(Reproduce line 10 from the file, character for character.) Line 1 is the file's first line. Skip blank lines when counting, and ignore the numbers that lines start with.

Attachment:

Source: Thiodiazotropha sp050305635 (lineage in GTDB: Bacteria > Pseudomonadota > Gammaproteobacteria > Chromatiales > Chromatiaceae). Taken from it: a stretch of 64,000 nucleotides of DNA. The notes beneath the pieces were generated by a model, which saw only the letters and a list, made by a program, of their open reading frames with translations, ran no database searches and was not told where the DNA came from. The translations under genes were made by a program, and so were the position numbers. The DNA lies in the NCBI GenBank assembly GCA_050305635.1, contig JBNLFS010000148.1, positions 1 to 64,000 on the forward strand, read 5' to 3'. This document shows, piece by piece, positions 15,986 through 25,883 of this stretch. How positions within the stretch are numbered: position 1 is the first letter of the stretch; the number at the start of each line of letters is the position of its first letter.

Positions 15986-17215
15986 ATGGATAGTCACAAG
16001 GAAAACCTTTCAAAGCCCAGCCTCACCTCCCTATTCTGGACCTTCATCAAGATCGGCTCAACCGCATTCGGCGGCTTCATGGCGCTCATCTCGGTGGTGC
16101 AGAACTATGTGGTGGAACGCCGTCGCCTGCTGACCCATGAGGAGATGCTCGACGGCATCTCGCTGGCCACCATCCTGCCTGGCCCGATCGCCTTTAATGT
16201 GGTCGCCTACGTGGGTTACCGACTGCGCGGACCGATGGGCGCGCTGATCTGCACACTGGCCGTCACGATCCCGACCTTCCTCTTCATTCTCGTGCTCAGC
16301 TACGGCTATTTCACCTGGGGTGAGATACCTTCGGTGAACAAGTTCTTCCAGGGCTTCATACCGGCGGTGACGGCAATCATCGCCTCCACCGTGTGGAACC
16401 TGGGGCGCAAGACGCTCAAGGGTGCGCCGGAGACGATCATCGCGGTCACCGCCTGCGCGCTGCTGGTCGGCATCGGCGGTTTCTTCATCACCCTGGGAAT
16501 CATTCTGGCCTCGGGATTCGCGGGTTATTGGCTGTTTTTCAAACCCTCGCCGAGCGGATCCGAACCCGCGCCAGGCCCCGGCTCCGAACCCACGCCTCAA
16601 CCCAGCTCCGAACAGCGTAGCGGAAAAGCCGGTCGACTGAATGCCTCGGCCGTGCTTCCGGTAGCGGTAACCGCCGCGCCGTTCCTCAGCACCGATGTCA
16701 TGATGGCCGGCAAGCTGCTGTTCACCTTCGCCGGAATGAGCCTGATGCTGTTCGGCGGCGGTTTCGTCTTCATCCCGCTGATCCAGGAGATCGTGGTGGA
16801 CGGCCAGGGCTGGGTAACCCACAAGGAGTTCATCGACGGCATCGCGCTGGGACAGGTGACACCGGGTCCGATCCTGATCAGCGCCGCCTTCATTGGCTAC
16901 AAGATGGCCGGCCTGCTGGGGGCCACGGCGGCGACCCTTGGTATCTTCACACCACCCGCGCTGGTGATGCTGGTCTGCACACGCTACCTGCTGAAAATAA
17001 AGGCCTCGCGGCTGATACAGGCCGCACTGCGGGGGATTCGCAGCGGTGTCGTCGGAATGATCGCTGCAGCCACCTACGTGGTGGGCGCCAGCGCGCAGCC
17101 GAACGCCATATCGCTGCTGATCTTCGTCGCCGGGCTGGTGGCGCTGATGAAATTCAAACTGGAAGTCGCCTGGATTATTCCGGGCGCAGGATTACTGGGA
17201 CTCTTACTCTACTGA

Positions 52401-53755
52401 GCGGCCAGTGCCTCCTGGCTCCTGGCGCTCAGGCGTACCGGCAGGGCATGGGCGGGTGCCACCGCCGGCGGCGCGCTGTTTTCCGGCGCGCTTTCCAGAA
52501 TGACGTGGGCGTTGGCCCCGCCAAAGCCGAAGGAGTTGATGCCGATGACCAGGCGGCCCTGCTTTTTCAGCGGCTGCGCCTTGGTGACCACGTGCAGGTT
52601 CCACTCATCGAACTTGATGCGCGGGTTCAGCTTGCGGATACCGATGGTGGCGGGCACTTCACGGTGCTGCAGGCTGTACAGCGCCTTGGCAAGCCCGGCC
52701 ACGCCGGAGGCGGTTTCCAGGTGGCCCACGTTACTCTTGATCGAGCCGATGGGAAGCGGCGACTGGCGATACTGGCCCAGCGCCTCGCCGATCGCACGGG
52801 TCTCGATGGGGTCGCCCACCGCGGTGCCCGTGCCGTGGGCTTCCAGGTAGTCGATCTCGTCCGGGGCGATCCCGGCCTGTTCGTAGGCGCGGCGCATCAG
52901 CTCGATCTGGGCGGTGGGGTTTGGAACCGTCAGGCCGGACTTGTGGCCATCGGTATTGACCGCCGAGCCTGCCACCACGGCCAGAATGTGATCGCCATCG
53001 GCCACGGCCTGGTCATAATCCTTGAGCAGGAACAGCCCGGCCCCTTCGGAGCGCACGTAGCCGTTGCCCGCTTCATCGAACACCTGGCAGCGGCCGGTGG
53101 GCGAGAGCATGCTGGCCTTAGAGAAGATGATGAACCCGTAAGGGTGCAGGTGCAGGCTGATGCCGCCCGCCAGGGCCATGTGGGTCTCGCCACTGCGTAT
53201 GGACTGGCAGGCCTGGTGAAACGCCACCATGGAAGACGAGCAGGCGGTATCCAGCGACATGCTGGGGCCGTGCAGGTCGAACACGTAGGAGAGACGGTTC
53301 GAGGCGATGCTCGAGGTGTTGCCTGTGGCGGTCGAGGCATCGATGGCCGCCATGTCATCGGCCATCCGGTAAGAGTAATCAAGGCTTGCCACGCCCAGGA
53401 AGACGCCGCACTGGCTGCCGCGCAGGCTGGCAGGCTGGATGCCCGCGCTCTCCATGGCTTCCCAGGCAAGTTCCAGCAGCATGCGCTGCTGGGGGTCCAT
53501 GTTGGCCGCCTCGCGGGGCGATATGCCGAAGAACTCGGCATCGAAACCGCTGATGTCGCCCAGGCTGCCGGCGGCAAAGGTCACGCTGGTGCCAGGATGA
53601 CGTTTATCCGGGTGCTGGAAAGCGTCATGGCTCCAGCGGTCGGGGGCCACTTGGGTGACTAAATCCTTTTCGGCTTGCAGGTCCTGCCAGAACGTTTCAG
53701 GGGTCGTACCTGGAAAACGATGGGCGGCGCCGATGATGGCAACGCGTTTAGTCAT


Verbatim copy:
16601 CCCAGCTCCGAACAGCGTAGCGGAAAAGCCGGTCGACTGAATGCCTCGGCCGTGCTTCCGGTAGCGGTAACCGCCGCGCCGTTCCTCAGCACCGATGTCA